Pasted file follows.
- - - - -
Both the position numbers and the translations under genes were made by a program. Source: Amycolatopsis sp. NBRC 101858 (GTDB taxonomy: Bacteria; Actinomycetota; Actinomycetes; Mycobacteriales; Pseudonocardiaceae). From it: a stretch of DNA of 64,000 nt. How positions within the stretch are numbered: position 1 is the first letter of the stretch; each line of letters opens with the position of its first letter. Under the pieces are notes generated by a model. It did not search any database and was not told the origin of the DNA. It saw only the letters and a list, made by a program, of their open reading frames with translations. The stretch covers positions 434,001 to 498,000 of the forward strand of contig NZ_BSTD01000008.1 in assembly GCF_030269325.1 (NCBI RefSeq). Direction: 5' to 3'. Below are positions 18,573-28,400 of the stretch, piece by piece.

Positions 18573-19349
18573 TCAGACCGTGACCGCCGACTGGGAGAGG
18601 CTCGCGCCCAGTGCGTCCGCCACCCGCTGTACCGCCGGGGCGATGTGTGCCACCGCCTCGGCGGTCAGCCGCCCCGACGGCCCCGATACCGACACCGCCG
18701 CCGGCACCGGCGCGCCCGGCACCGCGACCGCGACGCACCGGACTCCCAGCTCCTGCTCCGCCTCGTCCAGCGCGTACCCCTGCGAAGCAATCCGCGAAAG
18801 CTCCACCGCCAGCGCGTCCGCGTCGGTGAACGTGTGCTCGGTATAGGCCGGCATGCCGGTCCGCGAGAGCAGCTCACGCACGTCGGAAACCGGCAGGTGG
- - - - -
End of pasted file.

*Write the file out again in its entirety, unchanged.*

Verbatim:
Both the position numbers and the translations under genes were made by a program. Source: Amycolatopsis sp. NBRC 101858 (GTDB taxonomy: Bacteria; Actinomycetota; Actinomycetes; Mycobacteriales; Pseudonocardiaceae). From it: a stretch of DNA of 64,000 nt. How positions within the stretch are numbered: position 1 is the first letter of the stretch; each line of letters opens with the position of its first letter. Under the pieces are notes generated by a model. It did not search any database and was not told the origin of the DNA. It saw only the letters and a list, made by a program, of their open reading frames with translations. The stretch covers positions 434,001 to 498,000 of the forward strand of contig NZ_BSTD01000008.1 in assembly GCF_030269325.1 (NCBI RefSeq). Direction: 5' to 3'. Below are positions 18,573-28,400 of the stretch, piece by piece.

Positions 18573-19349
18573 TCAGACCGTGACCGCCGACTGGGAGAGG
18601 CTCGCGCCCAGTGCGTCCGCCACCCGCTGTACCGCCGGGGCGATGTGTGCCACCGCCTCGGCGGTCAGCCGCCCCGACGGCCCCGATACCGACACCGCCG
18701 CCGGCACCGGCGCGCCCGGCACCGCGACCGCGACGCACCGGACTCCCAGCTCCTGCTCCGCCTCGTCCAGCGCGTACCCCTGCGAAGCAATCCGCGAAAG
18801 CTCCACCGCCAGCGCGTCCGCGTCGGTGAACGTGTGCTCGGTATAGGCCGGCATGCCGGTCCGCGAGAGCAGCTCACGCACGTCGGAAACCGGCAGGTGG